One of my more dubious distinctions is that I am a recovering lawyer. When you use the adjective "recovering" with almost any interesting noun there is the implication you might fall off the wagon and start doing whatever it is that you're recovering from. Like ending sentences with prepositions if you are a recovering 8th grade English failure like myself (Report card: "Mr. Acton, I hope you grow rich so someone else will be tasked with sorting through the mess that is your writing, as I am passing you onto the ninth grade and will no longer be available.")
But really, the only thing you can do to recover from being a lawyer is STOP BEING A LAWYER. So, having a fool for a client, I took my own advice last year and decided to go on "inactive status" with the Washington State Bar Association, the local organization otherwise tasked with riding herd on people more interested in arguing about justice than actually preserving it.
Inactive status, as it turns out, does not come cheap, merely cheaper than active status. The insidious plan I had hatched was that for the paltry sum of $144 I would not have to register for nor suffer through another 4-day session of Trusts and Estates at the end of the year to satisfy my mandatory continuing legal education classes. What I know about trusts and estates can be encapsulated thusly: trust no one with an estate, especially if they are dead.
My assumption was that being "inactive" required little more than…well…. not being active. And if I don't put too fine a point on it I rather expected it to work in a relatively self-evident manner: I'd pay the fee, go – or at the very least, become – inactive and kick back every December instead of being jammed into a small conference room with a bunch of other idiots who've also waited until the last minute, spending four days reading USA Today and checking e-mail.
So, imagine my surprise when I received a CERTIFIED letter from the WSBA, admonishing me that I hadn't paid the annual fee to be inactive and was now in danger of being suspended.
Suspended from what? I mean, it's not like "recovering" is it?
I called the bar and was put through to "Arthur" in Member Benefits. Member Benefits? I'll grant you that my suspension would obviously be a benefit to the great unwashed public, but really – which mental giant put it under "Benefits" in the phone tree?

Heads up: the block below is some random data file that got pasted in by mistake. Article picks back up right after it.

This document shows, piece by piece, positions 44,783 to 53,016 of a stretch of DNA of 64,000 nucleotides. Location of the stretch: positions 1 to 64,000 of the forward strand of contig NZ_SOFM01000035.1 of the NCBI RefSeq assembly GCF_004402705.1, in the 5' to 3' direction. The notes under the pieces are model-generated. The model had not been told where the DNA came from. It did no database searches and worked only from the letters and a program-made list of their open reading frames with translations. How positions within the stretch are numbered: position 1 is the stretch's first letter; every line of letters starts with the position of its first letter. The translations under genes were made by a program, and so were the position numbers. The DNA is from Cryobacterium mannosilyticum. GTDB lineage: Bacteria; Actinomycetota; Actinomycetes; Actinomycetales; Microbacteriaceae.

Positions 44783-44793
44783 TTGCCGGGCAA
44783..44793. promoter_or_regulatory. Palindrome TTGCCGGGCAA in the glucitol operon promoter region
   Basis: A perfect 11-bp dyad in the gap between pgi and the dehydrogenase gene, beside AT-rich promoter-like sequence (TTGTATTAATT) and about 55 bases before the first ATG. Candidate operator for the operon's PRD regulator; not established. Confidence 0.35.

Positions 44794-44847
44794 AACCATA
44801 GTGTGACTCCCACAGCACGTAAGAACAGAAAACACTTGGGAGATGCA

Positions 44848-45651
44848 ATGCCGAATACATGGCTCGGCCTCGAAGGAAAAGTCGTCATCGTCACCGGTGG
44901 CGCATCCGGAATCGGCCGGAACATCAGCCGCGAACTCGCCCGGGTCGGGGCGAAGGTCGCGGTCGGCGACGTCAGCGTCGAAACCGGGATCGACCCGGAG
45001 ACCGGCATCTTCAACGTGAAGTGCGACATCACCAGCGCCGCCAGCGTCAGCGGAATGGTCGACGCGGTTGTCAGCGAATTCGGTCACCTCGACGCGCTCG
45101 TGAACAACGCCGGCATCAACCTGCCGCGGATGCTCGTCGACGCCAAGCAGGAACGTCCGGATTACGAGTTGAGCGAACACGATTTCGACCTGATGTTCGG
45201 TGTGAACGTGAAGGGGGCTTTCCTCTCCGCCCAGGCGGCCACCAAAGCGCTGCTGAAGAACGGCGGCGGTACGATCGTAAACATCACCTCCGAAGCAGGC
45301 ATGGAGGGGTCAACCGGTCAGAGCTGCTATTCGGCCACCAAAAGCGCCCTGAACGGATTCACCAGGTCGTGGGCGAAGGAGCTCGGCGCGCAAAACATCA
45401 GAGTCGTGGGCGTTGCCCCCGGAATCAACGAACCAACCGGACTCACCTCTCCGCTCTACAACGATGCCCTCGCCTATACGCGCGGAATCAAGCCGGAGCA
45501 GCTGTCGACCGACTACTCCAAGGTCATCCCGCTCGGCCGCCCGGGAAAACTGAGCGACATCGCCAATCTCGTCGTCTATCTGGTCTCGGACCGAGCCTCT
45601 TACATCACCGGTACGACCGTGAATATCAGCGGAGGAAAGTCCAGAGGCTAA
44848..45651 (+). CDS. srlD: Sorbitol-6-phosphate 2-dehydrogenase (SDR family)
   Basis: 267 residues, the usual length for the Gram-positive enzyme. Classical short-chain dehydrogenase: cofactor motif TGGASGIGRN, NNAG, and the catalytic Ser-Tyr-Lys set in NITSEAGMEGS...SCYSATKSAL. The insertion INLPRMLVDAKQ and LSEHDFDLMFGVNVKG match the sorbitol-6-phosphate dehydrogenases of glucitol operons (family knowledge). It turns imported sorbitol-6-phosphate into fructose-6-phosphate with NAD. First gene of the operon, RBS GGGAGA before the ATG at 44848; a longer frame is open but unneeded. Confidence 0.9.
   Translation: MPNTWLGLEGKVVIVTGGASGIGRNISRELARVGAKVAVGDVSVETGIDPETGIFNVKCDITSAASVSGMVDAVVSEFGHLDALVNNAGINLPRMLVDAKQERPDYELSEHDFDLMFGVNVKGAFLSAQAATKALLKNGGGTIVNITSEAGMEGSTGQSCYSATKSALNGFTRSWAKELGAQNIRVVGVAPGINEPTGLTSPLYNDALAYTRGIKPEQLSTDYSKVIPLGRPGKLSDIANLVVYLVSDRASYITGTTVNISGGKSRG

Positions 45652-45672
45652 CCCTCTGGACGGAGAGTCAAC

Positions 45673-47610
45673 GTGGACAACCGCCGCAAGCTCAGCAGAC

Anyhow, Arthur informs me that I'm on the pre-suspension list and there's a fine to get off the list.
"Arthur, I thought I was inactive, so I'm a little fuzzy on just what happens if I stay on the pre-suspension list.
"Well, your name could be forwarded to the Supreme Court and suspension proceedings could ensue."
"Arthur, maybe I wasn't clear – I'm supposed to be on the inactive list. I've already suspended myself."
"But that's not the same as the Supreme Court suspending you."
"Are you telling me they're going to suspend me from the inactive list?"
"If you don't pay the fine, yes, sir they could."
"And so if they suspend me from the inactive list, does that mean I have to practice law again?"
"I don't understand."
"Well, Arthur, I'm on the inactive list. If they suspend me, that would mean I'm not able to be inactive, so I must be active, right?"
A long awkward pause is followed by,
"Sir, I'm not a lawyer so I can't advise you what your status might be."
"Well, until I called I didn't think I was a lawyer anymore either, but increasingly it looks like I'm not only a lawyer, I'm very likely an active lawyer again. And I can tell you the idea of suspending an inactive lawyer is a little bit like taxing the unemployed."
"Sir, I can help you there – if you're unemployed, we have a deferment plan for your fees."
I gave him my VISA card before my head exploded and I was drafted into the judiciary.